In Search of Something Green
Matthew heads to the cottage for a week with his grandparents, Grandpoobee and Nanabanana. Will he overcome his fears of swimming in the lake and jumping off the dock? Does his nightly search for something green bring him luck in overcoming his fear?
“I’m on a search for something green,
A four-leaf clover that is rarely seen.
It is said that for those who find such a charm
That luck will stay and protect from harm.”
Years ago, our family of four would vacation at my parents’ cottage in the Laurentians in the summer. While there I would often look through masses of clover in search of four-leaf clovers. At the shore was a large dock, which allowed us to dive into the lake. During this one summer visit, our two sons, Matthew, a seven-year-old, and Andrew, a four-year-old , would excitedly head to the dock to jump off and practice their swimming skills learned during swimming lessons at the local pool back home. Andrew was tiny and fearless and didn’t think twice about jumping or diving off the dock. Although older, Matthew, who’d managed to successfully get through his swimming lessons, was terrified of the lake. Possibly this fear was rooted in his cautious personality, that he was exceptionally tall for his age and his height caused a long distance before he reached the water, or that the pressure to compete with his brother created a lathering cloud of anxiety. Try as we might, his father and I couldn’t help break through his fears. It was my father (yes, we called him the Grandpoobee) who managed to get through to Matt, gently coaching his every day with different strategies. My mom (yes, we gave her the nickname of Nanabanana), who also would sit by the sidelines and offer suggestions and sometimes critique my father to let Matt be, reassured Matt that in time he’d be able to dive off the dock. Hence, it was watching the power of this precious bond between grandson and grandparents that this story was born. We are so grateful for the role my parents played in helping our sons develop into the fine young men they are today.
About the Illustrator
Katie Shepherd resides in Winona, Ontario, and is an artist, piano teacher, mother of three, grandmother, and has been a leader of a variety of ministries within her church. Twenty years ago while Mary Catherine was teaching her three children over a three year period, she gave her story to Katie to read. A couple of months after, not hearing any feedback, Mary Catherine, asked Katie what she thought of the story. Katie grinned and replied, “I love it and I’m illustrating it!”. A thrilling moment to say the least for MC. Upon completion of the illustrations, Katie gifted all the illustrations to MC. MC vowed to work at getting the story published. Now twenty years later MC has published the story and returned the illustrations to their rightful home. When MC arrived at Katie’s doorstep with the water colours in hand, Katie said, “But I gave these to you.” MC responded , “They need to be with your family. They are a part of your family history (Katie used the likeness of her son, Cody, who just happened to look a touch like my son, and her husband Chris’ grandparents, when painting the characters).” Katie’s very generous gift of the heart made this final book possible. A truly remarkable and giving woman.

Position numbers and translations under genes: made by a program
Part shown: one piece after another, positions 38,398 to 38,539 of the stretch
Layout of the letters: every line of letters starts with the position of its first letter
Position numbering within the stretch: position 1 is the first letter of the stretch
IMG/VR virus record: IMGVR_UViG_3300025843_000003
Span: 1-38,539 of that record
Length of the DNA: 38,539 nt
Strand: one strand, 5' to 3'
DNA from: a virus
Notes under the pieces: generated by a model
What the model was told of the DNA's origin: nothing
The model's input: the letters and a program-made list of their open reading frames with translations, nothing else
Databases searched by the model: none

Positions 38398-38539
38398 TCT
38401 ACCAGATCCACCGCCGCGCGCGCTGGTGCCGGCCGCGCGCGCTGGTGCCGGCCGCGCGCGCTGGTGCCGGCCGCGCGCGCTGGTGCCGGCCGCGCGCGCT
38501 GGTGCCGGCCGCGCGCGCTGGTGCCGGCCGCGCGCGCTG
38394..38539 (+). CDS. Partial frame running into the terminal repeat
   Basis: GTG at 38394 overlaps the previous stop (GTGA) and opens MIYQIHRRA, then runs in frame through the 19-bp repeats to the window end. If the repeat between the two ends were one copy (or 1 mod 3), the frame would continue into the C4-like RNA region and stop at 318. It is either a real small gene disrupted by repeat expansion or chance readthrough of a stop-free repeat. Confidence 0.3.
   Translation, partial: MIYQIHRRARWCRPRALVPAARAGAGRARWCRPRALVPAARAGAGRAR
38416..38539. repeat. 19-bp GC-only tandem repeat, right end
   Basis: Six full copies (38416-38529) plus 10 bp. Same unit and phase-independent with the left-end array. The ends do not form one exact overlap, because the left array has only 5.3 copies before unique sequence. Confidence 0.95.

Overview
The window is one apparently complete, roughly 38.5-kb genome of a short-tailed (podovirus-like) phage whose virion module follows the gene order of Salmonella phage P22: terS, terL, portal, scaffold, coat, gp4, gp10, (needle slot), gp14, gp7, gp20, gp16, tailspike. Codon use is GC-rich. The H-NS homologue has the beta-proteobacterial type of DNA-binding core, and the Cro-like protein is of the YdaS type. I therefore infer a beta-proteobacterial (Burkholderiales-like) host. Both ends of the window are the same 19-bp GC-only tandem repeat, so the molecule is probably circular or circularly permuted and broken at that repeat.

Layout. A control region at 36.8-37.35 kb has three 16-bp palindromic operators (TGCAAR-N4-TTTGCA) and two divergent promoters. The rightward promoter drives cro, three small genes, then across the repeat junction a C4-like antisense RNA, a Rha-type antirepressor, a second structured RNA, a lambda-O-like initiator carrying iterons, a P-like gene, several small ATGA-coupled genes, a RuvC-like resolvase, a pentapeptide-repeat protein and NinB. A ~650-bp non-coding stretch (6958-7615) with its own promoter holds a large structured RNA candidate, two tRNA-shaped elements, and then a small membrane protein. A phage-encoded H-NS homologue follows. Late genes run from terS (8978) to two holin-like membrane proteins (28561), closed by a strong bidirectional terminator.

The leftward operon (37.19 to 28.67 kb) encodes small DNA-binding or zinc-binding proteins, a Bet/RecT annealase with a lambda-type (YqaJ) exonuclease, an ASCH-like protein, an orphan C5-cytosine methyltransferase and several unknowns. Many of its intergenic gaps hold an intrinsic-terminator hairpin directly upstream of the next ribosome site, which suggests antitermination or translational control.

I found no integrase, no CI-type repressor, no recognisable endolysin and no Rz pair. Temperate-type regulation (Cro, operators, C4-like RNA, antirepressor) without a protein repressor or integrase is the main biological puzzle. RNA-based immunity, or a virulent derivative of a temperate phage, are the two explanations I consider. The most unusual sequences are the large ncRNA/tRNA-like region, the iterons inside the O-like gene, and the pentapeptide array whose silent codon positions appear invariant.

Guide for Reading: PRC
Predictions, Reflections and Connections
Predicting is an essential tool when developing as a strong reader. This story has been written to hook the young audience in engaging in predictable events.
Reflecting throughout a book makes the story extra personal and come alive. It reflects a reader’s level of comprehension. A more thoughtful and complex reflection and connection reveal a higher understanding of the story. They also help reinforce one’s memory sequence which forms the basis of a retelling with more detail and reference to nuance. A simple and literal retelling reflects a more simplistic understanding.
Making connections facilitates a deeper understanding of a story through making inferences, noting details and relating them to prior information. It is seeing, linking, and articulating other topics and events to the story. The reader is applying this reading experience to other learned information. Often when making connections the reader will arrive at exciting new insights that extend beyond the literal story.